The “cannot read property ‘0’ of undefined” error occurs when you try to access the
0 index of an array-like variable, but the variable turns out to be
undefined. To fix it, initialize the variable to a value of the correct data type before accessing the index.
Depending on your scenario, you might be able to resolve the error by doing one of the following:
- Provide a defined fallback value for the variable.
- Ensure that the variable has been initialized.
- If accessing an index of a nested array, check that none of the outer arrays are
We’ll be touching on these three solutions in this article.
1. Provide defined fallback value
We can provide a fallback value with the null coalescing operator (
// 👇 Initialize to empty array if undefined const books = library.books ?? ; const firstBook = books; console.log(library.books); // undefined console.log(firstBook); // undefined // Initialize to empty string if undefined const content = firstBook ?? ''; console.log(content); // '' (empty string)
The nullish coalescing operator (
??) returns the value to its left if it is not
undefined. If it is, then
?? returns the value to its right.
console.log(2 ?? 5); // 2 console.log(undefined ?? 5); // 5
We can use the logical OR (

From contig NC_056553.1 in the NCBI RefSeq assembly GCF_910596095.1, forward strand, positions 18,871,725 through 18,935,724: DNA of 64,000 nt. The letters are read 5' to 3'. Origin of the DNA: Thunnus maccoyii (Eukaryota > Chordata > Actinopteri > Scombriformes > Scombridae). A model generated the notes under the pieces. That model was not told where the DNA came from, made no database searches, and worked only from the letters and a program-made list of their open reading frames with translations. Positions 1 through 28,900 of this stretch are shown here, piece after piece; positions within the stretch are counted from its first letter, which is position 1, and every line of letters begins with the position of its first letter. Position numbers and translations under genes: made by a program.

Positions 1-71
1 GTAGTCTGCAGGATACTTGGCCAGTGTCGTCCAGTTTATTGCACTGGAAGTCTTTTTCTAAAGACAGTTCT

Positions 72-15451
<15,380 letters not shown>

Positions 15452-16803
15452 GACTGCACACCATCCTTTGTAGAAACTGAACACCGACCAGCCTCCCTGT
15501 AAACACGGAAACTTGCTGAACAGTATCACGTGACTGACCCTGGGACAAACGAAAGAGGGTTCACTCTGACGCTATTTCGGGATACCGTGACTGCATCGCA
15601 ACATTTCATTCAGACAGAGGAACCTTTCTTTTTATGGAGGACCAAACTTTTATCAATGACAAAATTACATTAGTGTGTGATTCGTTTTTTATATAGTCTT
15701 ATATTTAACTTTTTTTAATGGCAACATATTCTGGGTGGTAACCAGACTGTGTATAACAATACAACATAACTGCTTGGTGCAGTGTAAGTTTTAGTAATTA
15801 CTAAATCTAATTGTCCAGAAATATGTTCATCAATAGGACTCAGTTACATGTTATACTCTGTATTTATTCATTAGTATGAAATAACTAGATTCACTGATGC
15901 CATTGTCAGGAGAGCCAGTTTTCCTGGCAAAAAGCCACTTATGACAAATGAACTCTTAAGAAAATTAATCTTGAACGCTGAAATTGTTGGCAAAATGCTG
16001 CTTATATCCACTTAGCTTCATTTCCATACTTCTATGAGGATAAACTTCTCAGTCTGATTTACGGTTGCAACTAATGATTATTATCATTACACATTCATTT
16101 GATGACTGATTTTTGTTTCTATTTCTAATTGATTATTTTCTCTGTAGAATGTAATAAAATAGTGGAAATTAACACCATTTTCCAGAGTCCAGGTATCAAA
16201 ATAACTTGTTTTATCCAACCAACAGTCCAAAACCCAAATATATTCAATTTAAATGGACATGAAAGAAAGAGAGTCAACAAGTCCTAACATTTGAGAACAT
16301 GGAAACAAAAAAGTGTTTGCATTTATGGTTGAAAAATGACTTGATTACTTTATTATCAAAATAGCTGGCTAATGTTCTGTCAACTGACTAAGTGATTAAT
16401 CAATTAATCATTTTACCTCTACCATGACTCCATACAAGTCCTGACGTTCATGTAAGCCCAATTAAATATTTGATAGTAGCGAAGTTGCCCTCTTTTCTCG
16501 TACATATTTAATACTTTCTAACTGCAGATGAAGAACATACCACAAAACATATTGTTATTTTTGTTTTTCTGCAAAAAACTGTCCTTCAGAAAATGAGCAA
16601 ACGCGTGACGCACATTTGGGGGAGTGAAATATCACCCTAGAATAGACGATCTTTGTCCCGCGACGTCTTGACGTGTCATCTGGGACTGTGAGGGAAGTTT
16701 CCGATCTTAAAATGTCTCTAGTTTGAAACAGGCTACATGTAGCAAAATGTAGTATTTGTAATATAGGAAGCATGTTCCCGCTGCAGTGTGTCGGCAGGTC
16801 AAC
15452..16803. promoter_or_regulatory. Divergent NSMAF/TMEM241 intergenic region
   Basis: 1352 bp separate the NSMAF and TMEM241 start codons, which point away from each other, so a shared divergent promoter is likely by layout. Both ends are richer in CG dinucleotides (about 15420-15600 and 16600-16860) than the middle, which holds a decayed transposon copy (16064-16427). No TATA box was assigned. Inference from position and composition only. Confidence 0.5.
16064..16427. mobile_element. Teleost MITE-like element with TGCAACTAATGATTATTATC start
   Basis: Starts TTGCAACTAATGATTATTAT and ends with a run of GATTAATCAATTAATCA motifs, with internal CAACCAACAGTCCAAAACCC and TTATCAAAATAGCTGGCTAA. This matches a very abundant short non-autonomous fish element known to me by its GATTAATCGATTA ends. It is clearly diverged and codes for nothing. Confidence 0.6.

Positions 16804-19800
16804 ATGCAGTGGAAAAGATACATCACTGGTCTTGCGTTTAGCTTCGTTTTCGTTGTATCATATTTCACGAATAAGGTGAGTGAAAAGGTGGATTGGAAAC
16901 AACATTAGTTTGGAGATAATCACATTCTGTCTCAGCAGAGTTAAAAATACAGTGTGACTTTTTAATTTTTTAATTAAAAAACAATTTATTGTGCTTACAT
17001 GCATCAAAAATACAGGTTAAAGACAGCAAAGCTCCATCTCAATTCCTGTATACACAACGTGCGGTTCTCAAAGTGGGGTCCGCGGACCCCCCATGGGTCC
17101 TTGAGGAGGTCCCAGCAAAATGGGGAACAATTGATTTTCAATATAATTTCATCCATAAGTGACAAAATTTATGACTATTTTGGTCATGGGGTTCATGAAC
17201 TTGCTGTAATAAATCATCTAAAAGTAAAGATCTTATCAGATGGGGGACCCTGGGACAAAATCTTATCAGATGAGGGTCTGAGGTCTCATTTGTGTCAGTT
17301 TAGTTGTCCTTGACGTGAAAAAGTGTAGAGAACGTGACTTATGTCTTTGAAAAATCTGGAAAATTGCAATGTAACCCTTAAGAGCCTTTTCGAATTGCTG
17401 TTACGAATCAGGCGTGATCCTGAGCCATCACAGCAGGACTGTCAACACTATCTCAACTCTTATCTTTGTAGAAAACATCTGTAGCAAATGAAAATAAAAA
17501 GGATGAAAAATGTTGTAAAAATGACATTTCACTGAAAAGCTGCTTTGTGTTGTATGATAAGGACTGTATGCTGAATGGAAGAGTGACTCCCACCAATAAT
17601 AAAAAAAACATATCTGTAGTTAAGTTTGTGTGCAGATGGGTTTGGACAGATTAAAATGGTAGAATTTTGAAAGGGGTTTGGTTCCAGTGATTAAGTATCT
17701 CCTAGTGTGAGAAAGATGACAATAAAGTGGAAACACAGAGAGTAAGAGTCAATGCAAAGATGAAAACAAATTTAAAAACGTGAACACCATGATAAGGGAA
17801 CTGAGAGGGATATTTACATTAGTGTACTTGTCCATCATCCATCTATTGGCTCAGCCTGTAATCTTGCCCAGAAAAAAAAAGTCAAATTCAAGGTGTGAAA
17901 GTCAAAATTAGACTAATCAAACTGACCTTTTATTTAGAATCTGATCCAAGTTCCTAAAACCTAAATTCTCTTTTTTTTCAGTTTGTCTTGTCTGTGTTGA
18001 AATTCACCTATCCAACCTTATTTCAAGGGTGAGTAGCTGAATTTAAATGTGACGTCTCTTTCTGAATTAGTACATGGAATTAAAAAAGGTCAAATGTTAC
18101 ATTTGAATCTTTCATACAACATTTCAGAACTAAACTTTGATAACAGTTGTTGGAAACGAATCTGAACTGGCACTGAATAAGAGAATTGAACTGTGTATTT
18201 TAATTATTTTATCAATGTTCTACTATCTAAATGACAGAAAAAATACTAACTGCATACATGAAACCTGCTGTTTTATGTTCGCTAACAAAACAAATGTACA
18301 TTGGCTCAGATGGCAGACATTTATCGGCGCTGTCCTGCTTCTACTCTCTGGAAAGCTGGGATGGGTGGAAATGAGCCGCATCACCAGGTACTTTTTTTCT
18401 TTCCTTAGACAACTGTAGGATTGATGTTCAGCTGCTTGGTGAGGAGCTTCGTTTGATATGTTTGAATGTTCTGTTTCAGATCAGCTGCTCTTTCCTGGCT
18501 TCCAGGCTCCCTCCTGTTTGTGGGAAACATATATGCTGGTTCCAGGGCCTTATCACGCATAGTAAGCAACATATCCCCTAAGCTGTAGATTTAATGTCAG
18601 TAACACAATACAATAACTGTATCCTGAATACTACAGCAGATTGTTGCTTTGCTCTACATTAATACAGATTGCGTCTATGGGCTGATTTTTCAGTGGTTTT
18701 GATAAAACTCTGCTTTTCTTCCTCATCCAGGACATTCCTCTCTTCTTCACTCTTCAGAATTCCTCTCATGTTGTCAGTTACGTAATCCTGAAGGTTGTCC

||) operator to replace
console.log(2 || 5); // 2 console.log(undefined || 5); // 5
2. Ensure variable initialization
default value of
let arr; console.log(arr); // undefined // ❌ Cannot read properties of undefined (reading '0') console.log(arr); const str; // ❌ Cannot read properties of undefined (reading '0') console.log(str);
Fixing the error in this case is easy; just set the variable to a value, e.g., an empty array (
) for arrays, an empty string (
'') for strings, etc.
let arr = ; console.log(arr); //  // ✅ No error console.log(arr); // undefined const str = ''; // ✅ No error console.log(str); // undefined
3. Check outer arrays for
The “cannot read property ‘0’ of undefined” error can also occur when accessing the
0 index in nested arrays.
const arr = [[1, 2, 3]]; // ❌ Cannot read properties of undefined (reading '0') console.log(arr);
The array here contains only one element, so accessing the
1 index returns
undefined. Accessing the
0 index on
undefined then causes the error.
The optional chaining operator is a concise way to prevent this error:
const arr = [[1, 2, 3]]; // ✅ No error console.log(arr?.?.); // undefined
For nullish values (
null), the optional chaining operator (
undefined instead of trying to access the property and causing an error.
1 index of the outer array returned
undefined, the optional chaining operator will prevent the property access.
If the value is not nullish, the
?. operator will perform the property access:
Ayibatari Ibaba is a software developer with years of experience building websites and apps. He has written extensively on a wide range of programming topics and has created dozens of apps and open-source libraries.